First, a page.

‘Oh, so that was it, eh? Okaylet’s sleep. Am tired. It’s Sunday tomorrow, sleep well, no need to get up early.’

‘You know Sunday or weekday, the alarm in the body wakes one up more or less at the same time every day. Let’s see.’

The following morning she overslept. In fact she had gone even farther into an eternal sleep.

Her children were shocked beyond belief.

Inconsolable. In their preoccupation with Father’s illness, had they failed to notice Mother’s indisposition? But she had not complained of any ailment at all.

It was the tenth day. The day of special rituals for the departed soul.

It was a practice – on that day dishes were prepared that were particularly favored by the diseased. The cook sought out Radhu and inquired about the menu.

Radhu: ‘Well, what did Mother like? Raghu Anna, you would know? Whenever I came here, she would rather prepare whatever I liked.’

Raghu: ‘Same here. She always fed me with kothamalli saadham, adai with vellam, uppu kozhakattaiitems she knew I loved. Let’s ask Ravi.’

Ravi: ‘Amma always took her food alone and last. I’ve no idea what she ate with relish and what she didn’t care for. Appa should know.’

Father: ‘Now that you ask what did she like? Well, what did she like? It never occurred to me to…’


They Also Serve Who…


The daughter in her forties and her 70-year old mother worked in the house as domestic help – the daughter cooked while the mother washed and swept the front-yard. At work, they rarely talked to each other. From their demeanor, one would never suspect they were mother and daughter living under one roof.

The daughter had grown up in her uncle’s house in Chennai while the mother had brought up her sister in the village.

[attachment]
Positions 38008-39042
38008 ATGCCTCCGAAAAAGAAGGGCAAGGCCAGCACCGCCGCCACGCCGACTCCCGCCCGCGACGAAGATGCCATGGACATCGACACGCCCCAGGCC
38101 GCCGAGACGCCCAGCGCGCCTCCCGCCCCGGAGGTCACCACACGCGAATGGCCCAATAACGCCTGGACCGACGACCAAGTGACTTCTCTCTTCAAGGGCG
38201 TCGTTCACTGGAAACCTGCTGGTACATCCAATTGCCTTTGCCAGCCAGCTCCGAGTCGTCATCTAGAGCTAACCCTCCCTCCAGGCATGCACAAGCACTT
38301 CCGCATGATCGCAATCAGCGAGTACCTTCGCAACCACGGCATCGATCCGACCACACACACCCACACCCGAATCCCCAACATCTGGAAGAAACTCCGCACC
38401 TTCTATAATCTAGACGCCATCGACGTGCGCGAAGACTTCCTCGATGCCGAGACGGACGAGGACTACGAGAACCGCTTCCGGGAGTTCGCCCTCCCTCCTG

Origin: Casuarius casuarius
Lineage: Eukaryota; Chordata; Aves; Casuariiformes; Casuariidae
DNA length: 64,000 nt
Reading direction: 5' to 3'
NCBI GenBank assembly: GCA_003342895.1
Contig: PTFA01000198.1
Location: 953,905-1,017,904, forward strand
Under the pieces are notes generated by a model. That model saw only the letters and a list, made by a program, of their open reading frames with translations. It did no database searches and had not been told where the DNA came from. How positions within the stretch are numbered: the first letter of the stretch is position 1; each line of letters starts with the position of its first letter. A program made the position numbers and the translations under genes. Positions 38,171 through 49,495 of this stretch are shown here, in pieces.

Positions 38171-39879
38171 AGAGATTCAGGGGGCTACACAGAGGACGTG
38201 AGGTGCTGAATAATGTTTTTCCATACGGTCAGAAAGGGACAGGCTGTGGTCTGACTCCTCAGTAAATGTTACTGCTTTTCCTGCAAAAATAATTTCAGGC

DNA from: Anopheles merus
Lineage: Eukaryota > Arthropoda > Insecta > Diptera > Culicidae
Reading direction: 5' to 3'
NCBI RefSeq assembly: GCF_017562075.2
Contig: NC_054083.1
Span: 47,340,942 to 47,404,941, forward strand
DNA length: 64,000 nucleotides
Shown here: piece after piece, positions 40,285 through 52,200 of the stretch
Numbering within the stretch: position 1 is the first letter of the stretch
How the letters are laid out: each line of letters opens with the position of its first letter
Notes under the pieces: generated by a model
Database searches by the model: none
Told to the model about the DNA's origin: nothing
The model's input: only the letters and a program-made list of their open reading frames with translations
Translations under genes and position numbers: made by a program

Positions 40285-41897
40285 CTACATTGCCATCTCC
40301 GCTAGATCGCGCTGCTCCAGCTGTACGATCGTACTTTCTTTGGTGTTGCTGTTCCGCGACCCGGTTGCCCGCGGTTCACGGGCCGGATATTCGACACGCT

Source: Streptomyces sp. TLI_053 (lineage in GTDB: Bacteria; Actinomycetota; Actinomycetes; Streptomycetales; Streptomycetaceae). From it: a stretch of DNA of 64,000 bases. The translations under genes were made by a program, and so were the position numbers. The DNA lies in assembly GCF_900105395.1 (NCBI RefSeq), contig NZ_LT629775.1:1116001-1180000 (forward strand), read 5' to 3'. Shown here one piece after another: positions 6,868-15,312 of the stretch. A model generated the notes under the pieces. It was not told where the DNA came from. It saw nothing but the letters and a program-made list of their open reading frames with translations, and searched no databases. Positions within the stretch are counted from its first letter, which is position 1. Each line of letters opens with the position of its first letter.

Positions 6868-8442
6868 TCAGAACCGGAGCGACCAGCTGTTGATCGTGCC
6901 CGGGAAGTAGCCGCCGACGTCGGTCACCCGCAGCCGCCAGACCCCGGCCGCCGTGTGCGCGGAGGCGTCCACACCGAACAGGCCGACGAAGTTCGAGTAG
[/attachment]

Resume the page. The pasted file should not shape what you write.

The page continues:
It’s a sad story how her father abandoned her mother with two children while they were going some place by bus. Yes, he just disappeared at a bus stop leaving the illiterate woman in the middle of nowhere without a penny in her purse. Somehow she struggled to reach a relative’s house and find her way back with the children in tow. The man was rumored to have moved in with another woman in the…

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The Mother Of The Year Contest – Our Entry

31732585_1601164213266399_6862683545106644992_n Unlimited Laughter



And Some…They Couldn’t Find


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Source: facebook


Mind Is A Lonely Place (50+Words)

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The ride to the railway station had been tiring.

Through the window she could see him hurrying away as the train pulled out slowly, puffing and panting.

Her mind, for no reason, went back to the time when she did not have the baby.

She was even ready with a name: ‘Asha’ meaning Hope.





Source: Inspired by a post in Pinterest, image from Pixabay.

Utter Momsense

Listen-to-your-Ranting-Mom Kanigas

‘Hi Mom. Can I leave the kids with you tonight?’

‘You’re going out?’


‘With whom?’

‘With a friend.’

‘I don’t know why you left your husband. He is such a good man.’

‘I didn’t leave him. He left me!’

‘You let him leave you, and now you go out with anybody and nobody.’

‘I do not go out with anybody. Can I bring over the kids?’

‘I never left you to go out with anybody except your father.’

‘There are lots of things that you did and I don’t.’

‘What are you hinting at?’

‘Nothing. I just want to know if I can bring the kids over tonight.’

‘You’re going to stay the night with him? What will your husband say if he finds out?’

‘My EX husband. I don’t think he would be bothered. From the day he left me, he probably never slept alone!’

‘So you’re going to sleep over at this loser’s place?’

‘He’s not a loser.’

‘A man who goes out with a divorced woman with children is a loser and a parasite.’

‘I don’t want to argue. Should I bring over the kids or not?’

‘Poor children with such a mother.’

‘Such as what?’

‘With no stability. No wonder your husband left you.’


‘Don’t scream at me. You probably scream at this loser too!’

‘Now you’re worried about the loser?’

‘Ah, so you see he’s a loser. I spotted him immediately.’

‘Goodbye, mother.’

‘Wait! Don’t hang up! When are you bringing them over?’

‘I’m not bringing them over! I’m not going out!’

‘If you never go out, how do you expect to meet anyone?’




Source: Image from Kanigas